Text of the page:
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Shooting Film in Death Valley

The Mesquite Flat Sand Dunes at sunrise in Death Valley National Park, CA

I was fortunate enough to work with a student this past week in Death Valley National Park for a 2-day, 2-night, 1-on-1 photography workshop. We met in Stovepipe Wells, shot 2 sunrises, 2 sunsets, and spent the daytime discussing techniques, reviewing photos, and covering topics to apply for the next outing. We were lucky to get stunning sunrises and sunsets.

My student was a blast to work with and it was really amazing to see how much his photography progressed over a mere 2 days. It was actually quite unbelievable that one person's entire approach to landscape photography could change so dramatically in such a small amount of time. His dedication and passion for the craft paid off with excellent photos. I'll be sharing one or two of his images with you in the coming weeks.

As for me, with my recently re-discovered passion for film, I decided to shoot film exclusively on this trip. Although I would have loved to bring my 4x5, I opted instead for a lighter, quicker system so as to not hinder my student. So, I "Galen Rowell'ed" this trip by packing light with a 35mm film camera and my split NDs.

I shot Fuji Provia 100F color transparency film and Ilford Delta 100 black and white film. All in all, 1 roll of color, 1.5 rolls of B&W. This post is only about my color photos, which I shot with my trusty Canon EOS 1V.

Canon EOS 1V 35mm film SLR camera

The Canon EOS 1V is a beautiful camera with top-notch electronics and ergonomics. The viewfinder is big and bright, the meter is dead accurate with a +/-3 scale, the viewfinder blackout time is practically non-existent, it's weather-sealed...it's a very nice machine. Truthfully though, this camera is a bit much for shooting landscapes. The EOS 1V was Canon's flagship film camera for years and was built to accommodate the rapid-fire shooting and lighting fast auto focus required of sports shooters and photojournalists - stuff I don't need for landscapes. But the weather-sealing can sure come in handy, and even though I don't need all the bells and whistles, it doesn't hurt to have 'em.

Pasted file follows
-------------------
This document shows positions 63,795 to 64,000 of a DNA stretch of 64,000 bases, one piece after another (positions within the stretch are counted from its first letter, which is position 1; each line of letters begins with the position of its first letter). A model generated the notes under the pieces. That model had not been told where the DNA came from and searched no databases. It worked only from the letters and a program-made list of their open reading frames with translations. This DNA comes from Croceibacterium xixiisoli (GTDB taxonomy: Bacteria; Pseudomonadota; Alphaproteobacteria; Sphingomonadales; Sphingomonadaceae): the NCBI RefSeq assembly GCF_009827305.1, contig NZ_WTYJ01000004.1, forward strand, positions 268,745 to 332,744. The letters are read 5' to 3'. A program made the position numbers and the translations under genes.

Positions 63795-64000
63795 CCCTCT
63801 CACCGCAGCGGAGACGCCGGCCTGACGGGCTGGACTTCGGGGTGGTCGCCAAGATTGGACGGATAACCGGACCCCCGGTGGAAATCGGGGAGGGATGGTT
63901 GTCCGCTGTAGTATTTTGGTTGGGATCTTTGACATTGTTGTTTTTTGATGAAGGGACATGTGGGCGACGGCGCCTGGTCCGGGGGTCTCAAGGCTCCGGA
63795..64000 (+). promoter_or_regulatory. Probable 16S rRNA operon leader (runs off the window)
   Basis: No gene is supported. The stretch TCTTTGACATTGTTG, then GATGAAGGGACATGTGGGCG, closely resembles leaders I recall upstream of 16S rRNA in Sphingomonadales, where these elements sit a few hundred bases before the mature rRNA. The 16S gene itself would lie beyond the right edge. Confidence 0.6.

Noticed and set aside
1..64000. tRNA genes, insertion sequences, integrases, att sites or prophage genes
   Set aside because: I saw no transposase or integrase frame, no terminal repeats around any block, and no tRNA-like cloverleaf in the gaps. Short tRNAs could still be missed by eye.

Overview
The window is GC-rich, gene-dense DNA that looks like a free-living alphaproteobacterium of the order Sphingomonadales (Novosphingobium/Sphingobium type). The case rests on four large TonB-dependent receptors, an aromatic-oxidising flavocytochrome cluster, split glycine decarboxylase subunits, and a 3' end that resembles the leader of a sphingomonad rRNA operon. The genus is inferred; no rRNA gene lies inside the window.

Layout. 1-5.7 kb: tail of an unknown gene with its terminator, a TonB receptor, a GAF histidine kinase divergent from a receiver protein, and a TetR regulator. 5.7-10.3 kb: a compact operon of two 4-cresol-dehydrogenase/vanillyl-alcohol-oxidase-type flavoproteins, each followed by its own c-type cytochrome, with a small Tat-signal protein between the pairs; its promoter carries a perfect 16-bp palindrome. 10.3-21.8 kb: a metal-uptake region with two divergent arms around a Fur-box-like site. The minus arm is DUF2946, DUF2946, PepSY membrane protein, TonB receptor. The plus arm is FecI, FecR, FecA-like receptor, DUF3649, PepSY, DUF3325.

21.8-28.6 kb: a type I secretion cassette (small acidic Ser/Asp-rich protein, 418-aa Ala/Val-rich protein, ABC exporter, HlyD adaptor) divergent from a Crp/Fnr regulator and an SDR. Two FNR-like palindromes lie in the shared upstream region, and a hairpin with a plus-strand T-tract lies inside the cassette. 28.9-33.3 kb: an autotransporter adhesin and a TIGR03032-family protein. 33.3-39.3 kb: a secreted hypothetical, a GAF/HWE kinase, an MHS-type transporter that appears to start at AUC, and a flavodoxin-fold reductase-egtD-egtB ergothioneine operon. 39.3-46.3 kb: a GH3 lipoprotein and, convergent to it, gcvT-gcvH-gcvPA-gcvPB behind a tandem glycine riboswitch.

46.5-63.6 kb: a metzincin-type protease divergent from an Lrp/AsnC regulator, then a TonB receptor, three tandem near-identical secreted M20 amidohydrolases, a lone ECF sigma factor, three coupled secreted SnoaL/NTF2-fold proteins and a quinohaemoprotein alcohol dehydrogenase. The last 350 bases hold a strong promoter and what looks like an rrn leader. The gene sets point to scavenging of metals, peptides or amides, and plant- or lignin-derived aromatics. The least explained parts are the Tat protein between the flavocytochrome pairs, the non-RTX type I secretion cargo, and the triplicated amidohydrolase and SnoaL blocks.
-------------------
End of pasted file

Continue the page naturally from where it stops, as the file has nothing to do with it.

I also used an all-manual Nikon from the 70's or 80's, too, but only for my B&W stuff. That'll come in another post. This post only includes my color images on Fuji Provia.

All in all, I'm quite pleased with the results. We had excellent light to work with, interesting terrain, I metered just about every picture correctly - no major errors or hiccups. And I tell ya, the more I shoot film, the more I realize why I'm shooting film. It's so much fun seeing those color transparencies on the light table in all their pure, untainted, un-digitized glory.

And as I look at more and more pictures taken on film, I'm remembering more and more how much better I like the color rendition achieved with film. I'd forgotten how much more beautiful the purples and blues look compared to digital. Provia especially leans a little bit towards the magenta/purple end of the color spectrum (as opposed to the slightly greener Velvia) which matches my taste in colors nicely. For sunset and sunrise images, especially at the coast and the desert, I prefer a little more magenta than green. Gives the sunset colors a nice glow.

The Mesquite Flat Sand Dunes at sunrise in Death Valley National Park, CA

The Mesquite Flat Sand Dunes at sunrise in Death Valley National Park, CA

Badwater Basin at sunset in Death Valley National Park, CA

Badwater Basin at sunset in Death Valley National Park, CA

Oh, and as a nice little bonus while were out shooting the sunrise, the B-2 Spirit Stealth Bomber happened to fly over us several times. Not sure why it was out, but I used to be obsessed with this amazing jet as a kid, so it was a treat to get to see it in flight. Managed to fire off a few photos of it (which ended up being my only digital shots from the trip).

B-2 Bomber Over Death Valley